Late last year, following contracting-out scandals at E-health, the LHINs, and the hospitals, the provincial government brought in the
nder Schedule 15 of Bill 173, information and records provided to or prepared by a hospital committee regarding assessment of quality of care would be exempted from public access to information. The terms of the exemption were broad and ill-defined.
Patient advocates and the Ontario Health Coalition (OHC) sprung into action and pressed for change.
Even with the very short notice provided by the government, more than a dozen groups appeared at the legislative hearings concerning the Bill to ask the members of the legislature not to pass Schedule 15.
Subsequently, government members introduced an amendment, but little or no progress was evident. Here's how the OHC responded:
“The government’s amendment allows hospital executives to make some documents secret, by simply stamping “confidential” on them or retroactively suggesting that the records were intended to be private,” said Cybele Sack of ImPatient for Change, a patient advocacy group. “Our freedom of information laws are meant to increase transparency and this amendment undermines that spirit.”....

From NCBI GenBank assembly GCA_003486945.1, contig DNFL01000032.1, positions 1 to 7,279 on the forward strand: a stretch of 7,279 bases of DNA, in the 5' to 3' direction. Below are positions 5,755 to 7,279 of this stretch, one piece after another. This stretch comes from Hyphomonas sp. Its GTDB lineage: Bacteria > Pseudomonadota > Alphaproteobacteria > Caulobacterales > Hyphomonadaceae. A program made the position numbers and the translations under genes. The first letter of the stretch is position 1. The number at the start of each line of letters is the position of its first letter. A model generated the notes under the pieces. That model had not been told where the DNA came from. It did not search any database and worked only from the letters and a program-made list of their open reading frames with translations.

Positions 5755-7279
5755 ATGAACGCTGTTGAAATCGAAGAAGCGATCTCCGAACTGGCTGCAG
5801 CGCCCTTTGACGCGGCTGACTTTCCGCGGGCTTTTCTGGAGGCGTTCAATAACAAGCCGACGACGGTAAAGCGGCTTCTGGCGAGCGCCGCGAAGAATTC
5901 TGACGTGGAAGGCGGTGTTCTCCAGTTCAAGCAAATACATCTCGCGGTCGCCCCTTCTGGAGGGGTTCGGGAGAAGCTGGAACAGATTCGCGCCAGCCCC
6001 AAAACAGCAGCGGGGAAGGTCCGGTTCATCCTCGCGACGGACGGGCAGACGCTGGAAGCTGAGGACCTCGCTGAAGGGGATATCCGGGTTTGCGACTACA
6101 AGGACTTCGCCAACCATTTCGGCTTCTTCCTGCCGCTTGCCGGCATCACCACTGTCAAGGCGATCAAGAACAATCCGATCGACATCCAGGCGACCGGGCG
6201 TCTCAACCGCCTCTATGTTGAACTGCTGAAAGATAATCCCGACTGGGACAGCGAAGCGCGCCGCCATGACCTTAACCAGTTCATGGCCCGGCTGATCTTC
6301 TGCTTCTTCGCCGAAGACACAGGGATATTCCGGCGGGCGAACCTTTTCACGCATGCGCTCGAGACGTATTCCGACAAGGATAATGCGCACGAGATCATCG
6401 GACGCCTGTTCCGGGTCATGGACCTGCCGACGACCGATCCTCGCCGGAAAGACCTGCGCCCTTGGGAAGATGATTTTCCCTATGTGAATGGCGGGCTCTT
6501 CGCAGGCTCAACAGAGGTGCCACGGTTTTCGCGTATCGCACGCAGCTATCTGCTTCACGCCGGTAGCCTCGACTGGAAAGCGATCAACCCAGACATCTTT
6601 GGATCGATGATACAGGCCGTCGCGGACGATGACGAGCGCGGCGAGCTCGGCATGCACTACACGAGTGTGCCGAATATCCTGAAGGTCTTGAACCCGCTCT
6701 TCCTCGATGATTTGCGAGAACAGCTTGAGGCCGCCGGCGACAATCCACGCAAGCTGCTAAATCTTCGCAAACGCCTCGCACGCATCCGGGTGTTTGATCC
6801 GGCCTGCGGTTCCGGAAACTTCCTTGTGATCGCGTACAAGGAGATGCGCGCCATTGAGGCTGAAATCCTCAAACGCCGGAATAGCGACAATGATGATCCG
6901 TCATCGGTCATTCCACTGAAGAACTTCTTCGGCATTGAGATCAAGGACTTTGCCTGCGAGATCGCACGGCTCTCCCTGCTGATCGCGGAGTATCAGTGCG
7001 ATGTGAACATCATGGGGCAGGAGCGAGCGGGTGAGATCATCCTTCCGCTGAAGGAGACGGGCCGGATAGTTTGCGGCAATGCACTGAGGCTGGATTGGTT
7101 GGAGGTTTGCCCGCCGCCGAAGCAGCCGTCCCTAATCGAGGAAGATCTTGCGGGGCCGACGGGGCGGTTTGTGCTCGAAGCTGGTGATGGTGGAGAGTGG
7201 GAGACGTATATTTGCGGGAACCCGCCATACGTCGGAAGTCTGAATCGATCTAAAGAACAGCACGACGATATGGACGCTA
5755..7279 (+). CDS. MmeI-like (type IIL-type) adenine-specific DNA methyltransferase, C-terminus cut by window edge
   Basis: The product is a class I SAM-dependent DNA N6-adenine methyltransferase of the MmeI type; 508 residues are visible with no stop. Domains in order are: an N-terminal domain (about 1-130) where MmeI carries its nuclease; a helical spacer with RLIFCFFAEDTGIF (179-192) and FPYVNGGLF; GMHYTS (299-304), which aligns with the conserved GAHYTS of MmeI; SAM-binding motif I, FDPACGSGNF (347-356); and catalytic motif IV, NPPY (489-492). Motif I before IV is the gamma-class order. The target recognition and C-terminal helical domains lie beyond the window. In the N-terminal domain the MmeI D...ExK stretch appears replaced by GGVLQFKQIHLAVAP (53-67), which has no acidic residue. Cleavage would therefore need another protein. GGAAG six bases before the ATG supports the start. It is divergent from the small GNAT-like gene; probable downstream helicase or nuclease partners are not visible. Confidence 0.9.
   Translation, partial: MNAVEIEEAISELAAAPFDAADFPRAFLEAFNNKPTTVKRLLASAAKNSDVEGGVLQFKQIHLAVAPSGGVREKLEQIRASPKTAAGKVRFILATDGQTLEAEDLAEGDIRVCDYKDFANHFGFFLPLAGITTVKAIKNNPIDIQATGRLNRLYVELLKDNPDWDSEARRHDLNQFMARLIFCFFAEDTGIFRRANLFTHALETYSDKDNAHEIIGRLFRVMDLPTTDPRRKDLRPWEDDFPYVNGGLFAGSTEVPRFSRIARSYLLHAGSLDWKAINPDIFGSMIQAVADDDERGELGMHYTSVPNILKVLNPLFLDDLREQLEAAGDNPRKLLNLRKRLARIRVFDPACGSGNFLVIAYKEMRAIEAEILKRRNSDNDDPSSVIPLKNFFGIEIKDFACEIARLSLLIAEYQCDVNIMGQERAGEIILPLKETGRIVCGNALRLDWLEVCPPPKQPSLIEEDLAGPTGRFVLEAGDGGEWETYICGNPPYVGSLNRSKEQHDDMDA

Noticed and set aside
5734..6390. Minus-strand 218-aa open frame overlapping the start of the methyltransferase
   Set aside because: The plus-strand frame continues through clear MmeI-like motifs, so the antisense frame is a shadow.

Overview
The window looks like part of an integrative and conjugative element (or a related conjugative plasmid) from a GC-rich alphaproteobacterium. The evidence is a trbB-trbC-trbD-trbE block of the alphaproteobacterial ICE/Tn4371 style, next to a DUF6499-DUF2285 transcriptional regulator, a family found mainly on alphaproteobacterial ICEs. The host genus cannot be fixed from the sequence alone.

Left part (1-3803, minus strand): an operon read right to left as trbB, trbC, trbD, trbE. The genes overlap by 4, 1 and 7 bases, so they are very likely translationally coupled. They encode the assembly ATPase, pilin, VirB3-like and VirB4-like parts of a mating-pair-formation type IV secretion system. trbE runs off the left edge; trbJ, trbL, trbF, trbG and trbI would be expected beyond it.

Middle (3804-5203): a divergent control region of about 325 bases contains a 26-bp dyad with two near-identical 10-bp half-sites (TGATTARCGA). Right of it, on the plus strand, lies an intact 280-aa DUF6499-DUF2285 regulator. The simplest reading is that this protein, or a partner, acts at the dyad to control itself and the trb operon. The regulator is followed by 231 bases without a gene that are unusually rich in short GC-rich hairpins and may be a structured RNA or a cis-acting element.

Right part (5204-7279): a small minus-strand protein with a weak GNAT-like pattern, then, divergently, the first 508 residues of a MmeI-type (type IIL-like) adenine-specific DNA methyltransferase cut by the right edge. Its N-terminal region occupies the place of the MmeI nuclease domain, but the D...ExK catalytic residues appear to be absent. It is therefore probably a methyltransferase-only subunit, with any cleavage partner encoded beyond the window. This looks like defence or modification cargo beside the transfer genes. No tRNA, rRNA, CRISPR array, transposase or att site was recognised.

“The government’s proposal to extend hospital secrecy significantly undermines the government’s own Public Sector Accountability Act,” (OHC Director, Natalie Mehra) added. “It puts the onus on patients and the public to undertake lengthy and complex appeals processes to justify seeking information from hospitals. It is entirely the wrong way around. Hospitals should have to show cause to keep information secret. They are publicly-funded institutions upon which every Ontarian relies for care. They should be more publicly accountable, not less.”
We need better access to hospital information. As trade unionists we have experienced considerable difficulty getting legitimate information from the hospitals.
The government told us its Broader Public Sector Accountability Act would provide better access. Now, they have to make good on that promise and develop a better process.
The Standing Committee on Finance and Economic Affairs will vote on amendments this Thursday morning May 5 at 9 am, after which Bill 173 will go to the Ontario Legislature for final passage.